Extreme Temperature Diary- Tuesday June 4th, 2024/Main Topic: Heatwave Exxon Moves North into the Southern U.S.

Heat wave in the West prompts warnings for Las Vegas, Phoenix and Sacramento – The Washington Post

Heat wave in the West prompts warnings for Las Vegas, Phoenix and Sacramento

The punishing “heat dome” from Mexico is expanding northward, threatening records from Texas to the Pacific Northwest, including in California.

The heat dome that produced a prolonged and brutal bout of heat in Mexico during May is expanding northward into the western United States. It is poised to bring record-high temperatures from Texas to the Pacific Northwest this week — with some of the most intense heat in Arizona and California’s interior.

Las Vegas, Phoenix and Sacramento all face their hottest weather so far this year and are under excessive-heat warnings.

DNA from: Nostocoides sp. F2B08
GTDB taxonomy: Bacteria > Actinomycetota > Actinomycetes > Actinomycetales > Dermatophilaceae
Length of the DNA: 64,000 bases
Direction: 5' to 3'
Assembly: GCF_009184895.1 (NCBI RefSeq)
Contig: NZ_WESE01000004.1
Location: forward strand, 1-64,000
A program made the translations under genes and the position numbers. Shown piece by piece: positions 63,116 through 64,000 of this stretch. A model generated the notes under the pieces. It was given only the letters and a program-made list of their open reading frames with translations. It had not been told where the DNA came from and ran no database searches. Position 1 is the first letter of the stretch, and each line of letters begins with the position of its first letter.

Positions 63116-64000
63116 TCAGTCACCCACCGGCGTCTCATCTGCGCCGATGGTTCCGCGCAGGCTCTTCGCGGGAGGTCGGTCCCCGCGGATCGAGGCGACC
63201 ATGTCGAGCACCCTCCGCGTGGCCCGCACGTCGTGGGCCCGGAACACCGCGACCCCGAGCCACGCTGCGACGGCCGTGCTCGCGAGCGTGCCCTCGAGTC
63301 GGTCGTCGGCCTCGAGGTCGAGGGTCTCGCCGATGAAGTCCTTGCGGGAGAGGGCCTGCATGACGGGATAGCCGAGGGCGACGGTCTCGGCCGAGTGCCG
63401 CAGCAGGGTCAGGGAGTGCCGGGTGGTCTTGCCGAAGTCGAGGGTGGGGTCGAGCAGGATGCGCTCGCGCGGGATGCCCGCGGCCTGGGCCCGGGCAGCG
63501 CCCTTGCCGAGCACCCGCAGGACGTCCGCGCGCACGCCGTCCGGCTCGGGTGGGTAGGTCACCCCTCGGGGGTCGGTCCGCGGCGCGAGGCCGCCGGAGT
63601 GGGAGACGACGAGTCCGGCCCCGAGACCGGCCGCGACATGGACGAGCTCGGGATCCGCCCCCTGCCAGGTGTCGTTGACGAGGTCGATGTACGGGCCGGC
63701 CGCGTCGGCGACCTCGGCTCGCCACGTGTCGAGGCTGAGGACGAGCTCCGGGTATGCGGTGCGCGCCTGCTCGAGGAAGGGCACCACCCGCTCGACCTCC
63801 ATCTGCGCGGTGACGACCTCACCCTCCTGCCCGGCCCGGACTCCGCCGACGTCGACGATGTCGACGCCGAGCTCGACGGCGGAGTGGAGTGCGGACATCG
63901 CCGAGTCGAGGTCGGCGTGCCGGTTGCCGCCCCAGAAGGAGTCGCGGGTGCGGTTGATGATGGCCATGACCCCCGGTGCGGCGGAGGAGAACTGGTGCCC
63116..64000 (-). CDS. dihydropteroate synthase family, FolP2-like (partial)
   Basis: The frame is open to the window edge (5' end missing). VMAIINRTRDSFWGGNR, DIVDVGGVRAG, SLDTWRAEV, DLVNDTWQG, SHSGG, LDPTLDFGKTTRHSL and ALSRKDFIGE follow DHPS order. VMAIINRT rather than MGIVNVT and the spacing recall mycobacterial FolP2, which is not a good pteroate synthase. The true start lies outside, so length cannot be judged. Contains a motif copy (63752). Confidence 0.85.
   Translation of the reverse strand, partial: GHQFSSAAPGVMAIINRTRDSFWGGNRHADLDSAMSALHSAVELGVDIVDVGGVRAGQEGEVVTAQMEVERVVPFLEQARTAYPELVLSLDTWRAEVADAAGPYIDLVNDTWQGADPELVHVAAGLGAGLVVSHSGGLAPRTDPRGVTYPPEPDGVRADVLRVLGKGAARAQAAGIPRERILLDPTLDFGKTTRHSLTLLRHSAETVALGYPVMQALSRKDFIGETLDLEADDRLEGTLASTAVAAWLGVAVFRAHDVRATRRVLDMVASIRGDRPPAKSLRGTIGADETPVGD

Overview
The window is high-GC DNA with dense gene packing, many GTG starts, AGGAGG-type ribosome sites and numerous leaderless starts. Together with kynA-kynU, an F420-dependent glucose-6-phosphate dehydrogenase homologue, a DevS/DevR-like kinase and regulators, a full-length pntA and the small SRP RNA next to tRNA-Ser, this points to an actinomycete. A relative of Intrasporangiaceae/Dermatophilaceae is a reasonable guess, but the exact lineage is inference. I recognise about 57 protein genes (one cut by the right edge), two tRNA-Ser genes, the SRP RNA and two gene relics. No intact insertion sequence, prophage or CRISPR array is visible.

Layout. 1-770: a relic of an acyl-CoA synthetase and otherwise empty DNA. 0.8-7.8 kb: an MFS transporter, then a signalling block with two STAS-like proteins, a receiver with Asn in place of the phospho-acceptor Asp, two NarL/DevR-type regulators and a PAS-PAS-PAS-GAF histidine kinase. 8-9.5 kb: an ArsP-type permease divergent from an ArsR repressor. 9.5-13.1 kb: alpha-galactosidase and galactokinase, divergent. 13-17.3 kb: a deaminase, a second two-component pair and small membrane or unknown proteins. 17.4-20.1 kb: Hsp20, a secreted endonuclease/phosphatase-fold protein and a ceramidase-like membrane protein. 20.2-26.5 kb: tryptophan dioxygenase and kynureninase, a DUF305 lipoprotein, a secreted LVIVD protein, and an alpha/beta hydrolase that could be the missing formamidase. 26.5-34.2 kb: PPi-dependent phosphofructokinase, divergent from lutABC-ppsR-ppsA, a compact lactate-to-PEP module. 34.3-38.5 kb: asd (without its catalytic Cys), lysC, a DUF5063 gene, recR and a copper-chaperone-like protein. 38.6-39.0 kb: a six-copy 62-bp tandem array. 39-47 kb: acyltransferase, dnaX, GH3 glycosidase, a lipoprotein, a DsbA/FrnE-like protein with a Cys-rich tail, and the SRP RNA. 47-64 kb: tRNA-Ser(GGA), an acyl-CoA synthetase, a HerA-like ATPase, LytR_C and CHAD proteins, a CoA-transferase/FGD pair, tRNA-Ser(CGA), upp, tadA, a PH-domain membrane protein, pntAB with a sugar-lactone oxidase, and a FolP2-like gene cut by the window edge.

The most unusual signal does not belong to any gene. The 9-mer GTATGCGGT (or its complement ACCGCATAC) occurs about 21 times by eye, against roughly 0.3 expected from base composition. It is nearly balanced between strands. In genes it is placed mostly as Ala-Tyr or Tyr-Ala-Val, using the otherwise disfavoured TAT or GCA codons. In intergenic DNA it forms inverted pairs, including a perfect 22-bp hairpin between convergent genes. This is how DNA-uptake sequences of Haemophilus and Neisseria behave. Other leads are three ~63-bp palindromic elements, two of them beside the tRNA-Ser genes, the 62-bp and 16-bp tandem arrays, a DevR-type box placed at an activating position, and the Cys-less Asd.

Wednesday, Thursday and Friday are predicted to be the hottest days — with highs at least 10 to 20 degrees above normal — before the heat shifts location and slightly eases in the hottest spots by the weekend.

Temperatures of 100 to 110 degrees are anticipated in much of the interior West, with some desert locations topping 110 or even 120 degrees. Dozens of record highs are predicted.

Much of interior California, the south and west of Arizona, southern Nevada, as well as southern Utah are under excessive-heat warnings. Parts of South Texas, where extreme heat has been frequent in recent weeks, also placed under heat warnings Tuesday as heat index values — a measure of how hot it feels combining heat and humidity — approach 120 in some locations.

These heat alerts affect about 34 million residents, and this number could grow as the heat peaks this week.